CPC Plant Profile: Mancos Milkvetch
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Plant Profile

Mancos Milkvetch (Astragalus humillimus)

The flowers of this species are lavender, about 1 centimeter long, and have a sweet, pungent smell. Photo Credit: Joyce Maschinski
Description
  • Global Rank: G1 - Critically Imperiled
  • Legal Status: Federally Endangered
  • Family: Fabaceae
  • State: CO, NM, NN
  • Nature Serve ID: 147602
  • Date Inducted in National Collection: 03/05/1993

Mancos milkvetch is a diminutive, tufted perennial that is found in rock crevices. The leaves have spines along their central veins that remain after the leaflets fall. The plant flowers in late April and early May producing pale lavender to purple blooms. (ESIS 2002) Reaching for a closer look at the pale lavender to purple flowers can be a prickly experience. Astragalus humillimus was rediscovered near Farmington, New Mexico, in 1980. It was formerly known from only a single collection made in 1875. It is currently known from 13 sites, 10 in New Mexico, and 3 in Colorado. High mortality occurs during periods of extended drought, but the populations regenerate from seed during more favorable years. (New Mexico Rare Plant Technical Council 1999)

Participating Institutions
Updates
  • 08/27/2020
  • Propagation Research

Seed germination trials have been completed. In cultivation, the plants are particularly sensitive to over and under watering. Maintaining in cultivation has been difficult

Nature Serve Biotics
  • 05/02/2017

A narrow endemic of the Four Corners region. All the populations are in an area being intensively developed for energy resources. Declines from 1989 to 2008 have been observed. Threats have increased.

Joyce Maschinski, Ph.D.
  • 01/01/2010

Threats include: limited distribution mining utility corridor maintenance (USFWS 1985)

Joyce Maschinski, Ph.D.
  • 01/01/2010

Only four populations were known at the time of listing, totaling around 7,000 individuals. All known populations were located in New Mexico on Bureau of Land Management and Navajo Indian Reservation lands. (USFWS 1985) Since the time of listing, additional populations have been found both in New Mexico and Colorado. There are now nine populations known to exist at thirteen sites that vary in size from 200 to 7700 plants. All the populations are in an area being intensively developed for energy resources. (NatureServe Explorer 2002)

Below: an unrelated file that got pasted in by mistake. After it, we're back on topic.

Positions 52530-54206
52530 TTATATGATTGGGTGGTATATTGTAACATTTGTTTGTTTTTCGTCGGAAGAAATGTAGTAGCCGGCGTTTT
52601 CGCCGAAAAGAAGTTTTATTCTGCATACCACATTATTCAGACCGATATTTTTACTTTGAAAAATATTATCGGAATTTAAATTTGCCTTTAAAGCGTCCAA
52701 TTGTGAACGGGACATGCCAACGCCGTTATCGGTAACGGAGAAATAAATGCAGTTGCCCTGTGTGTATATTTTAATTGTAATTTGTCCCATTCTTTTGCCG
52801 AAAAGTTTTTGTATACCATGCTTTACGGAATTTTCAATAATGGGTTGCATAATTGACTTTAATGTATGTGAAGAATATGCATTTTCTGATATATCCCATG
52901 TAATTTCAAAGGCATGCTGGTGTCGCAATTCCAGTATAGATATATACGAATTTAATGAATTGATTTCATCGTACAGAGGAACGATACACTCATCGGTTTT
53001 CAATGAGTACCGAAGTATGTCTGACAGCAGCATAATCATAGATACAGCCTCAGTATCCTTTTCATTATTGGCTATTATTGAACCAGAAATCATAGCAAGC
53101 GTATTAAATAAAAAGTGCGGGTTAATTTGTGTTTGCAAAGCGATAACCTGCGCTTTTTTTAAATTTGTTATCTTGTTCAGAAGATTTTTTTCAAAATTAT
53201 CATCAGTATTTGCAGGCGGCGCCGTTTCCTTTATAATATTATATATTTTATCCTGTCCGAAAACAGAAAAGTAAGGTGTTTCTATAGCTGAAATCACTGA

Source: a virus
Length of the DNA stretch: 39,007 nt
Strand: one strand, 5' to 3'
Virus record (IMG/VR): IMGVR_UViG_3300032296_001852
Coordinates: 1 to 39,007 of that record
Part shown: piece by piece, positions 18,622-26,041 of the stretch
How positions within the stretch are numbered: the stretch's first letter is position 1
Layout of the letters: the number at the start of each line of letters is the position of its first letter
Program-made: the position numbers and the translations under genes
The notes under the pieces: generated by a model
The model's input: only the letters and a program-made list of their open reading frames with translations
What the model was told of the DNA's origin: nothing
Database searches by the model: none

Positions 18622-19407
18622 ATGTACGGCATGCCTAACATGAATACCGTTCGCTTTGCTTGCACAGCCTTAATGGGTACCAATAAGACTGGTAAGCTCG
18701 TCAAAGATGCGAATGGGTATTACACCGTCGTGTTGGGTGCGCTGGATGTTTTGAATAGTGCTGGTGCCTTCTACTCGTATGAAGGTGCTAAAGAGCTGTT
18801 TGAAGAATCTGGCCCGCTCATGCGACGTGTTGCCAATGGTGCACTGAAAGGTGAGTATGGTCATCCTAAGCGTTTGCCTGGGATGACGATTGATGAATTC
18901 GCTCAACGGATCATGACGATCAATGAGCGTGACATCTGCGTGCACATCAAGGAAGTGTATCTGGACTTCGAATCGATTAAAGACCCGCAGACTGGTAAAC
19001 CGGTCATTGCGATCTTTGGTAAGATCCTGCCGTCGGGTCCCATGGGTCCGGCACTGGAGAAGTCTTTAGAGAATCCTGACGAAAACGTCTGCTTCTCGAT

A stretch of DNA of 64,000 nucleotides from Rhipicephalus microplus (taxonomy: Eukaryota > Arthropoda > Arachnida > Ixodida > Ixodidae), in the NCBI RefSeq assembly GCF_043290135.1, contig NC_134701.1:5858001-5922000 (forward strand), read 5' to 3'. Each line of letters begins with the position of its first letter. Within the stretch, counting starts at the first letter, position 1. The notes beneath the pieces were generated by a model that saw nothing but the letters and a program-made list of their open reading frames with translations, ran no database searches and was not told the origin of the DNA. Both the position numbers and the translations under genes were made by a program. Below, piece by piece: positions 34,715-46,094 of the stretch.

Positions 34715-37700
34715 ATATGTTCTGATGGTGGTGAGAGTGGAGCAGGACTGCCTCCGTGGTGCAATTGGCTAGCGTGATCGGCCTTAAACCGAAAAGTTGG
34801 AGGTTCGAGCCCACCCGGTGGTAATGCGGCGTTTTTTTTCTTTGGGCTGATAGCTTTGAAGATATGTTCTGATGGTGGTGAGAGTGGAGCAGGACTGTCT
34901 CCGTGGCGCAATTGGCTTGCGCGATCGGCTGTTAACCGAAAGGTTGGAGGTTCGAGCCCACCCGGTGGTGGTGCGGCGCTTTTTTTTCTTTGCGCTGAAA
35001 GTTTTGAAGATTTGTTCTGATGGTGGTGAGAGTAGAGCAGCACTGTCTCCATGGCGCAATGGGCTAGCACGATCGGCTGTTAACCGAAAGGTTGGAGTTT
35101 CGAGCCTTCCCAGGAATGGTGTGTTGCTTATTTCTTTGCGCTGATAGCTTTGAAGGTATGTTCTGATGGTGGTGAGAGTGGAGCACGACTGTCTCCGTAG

Joyce Maschinski, Ph.D.
  • 01/01/2010

None known.

Joyce Maschinski, Ph.D.
  • 01/01/2010

None known.

Joyce Maschinski, Ph.D.
  • 01/01/2010

The plants occur in an area of active oil and gas development. Populations are small and could be eliminated by energy development, road building, and other surface disturbance.

Joyce Maschinski, Ph.D.
  • 01/01/2010

Seed germination trials have been completed. In cultivation, the plants are particularly sensitive to over and under watering. Maintaining in cultivation has been difficult

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Photos
Nomenclature
Taxon Astragalus humillimus
Authority Gray
Family Fabaceae
CPC Number 414
ITIS 25539
USDA ASHU
Common Names Mancos milkvetch | Mancos milk-vetch
Associated Scientific Names Astragalus humillimus | Phaca humillima | Tragacantha humillima
Distribution New Mexico, San Juan County; Colorado, Montezuma County; from Mancos Canyon, Colorado, southward to just south of the San Juan River in San Juan County, New Mexico. (New Mexico Rare Plant Technical C
State Rank
State State Rank
Colorado S1
New Mexico S1
Navajo Nation 2
Habitat

Cracks or eroded depressions on sandstone rimrock ledges and mesa tops in Point Lookout sandstone, which is a Cretaceous sandstone that is part of the larger Mesa Verde stratigraphic series; 1,500-1,800 m (5,000-6,000 ft.) in elevation. (New Mexico Rare Plant Technical Council 1999)Associated plants include Oryzopsis hymenoides, Gutierrezia sarothrae, Yucca angustissima, and Artemisia tridendata. (USFWS 1985)

Ecological Relationships

When in flower, this plant is often covered with butterflies, including Vanessa carduri (painted lady butterfly), which has been identified as a pollinator of this species (USFWS 1985).

Pollinators
Common Name Name in Text Association Type Source InteractionID
Bees
Honey bees Honey bee Floral Visitor Link
Leaf-cutting bees Osmia scullini Confirmed Pollinator Link
Leaf-cutting bees Osmia titusi Confirmed Pollinator Link
Butterflies & Moths
Butterflies Floral Visitor Link
Brush-footed butterflies Vanessa cardui Floral Visitor Link

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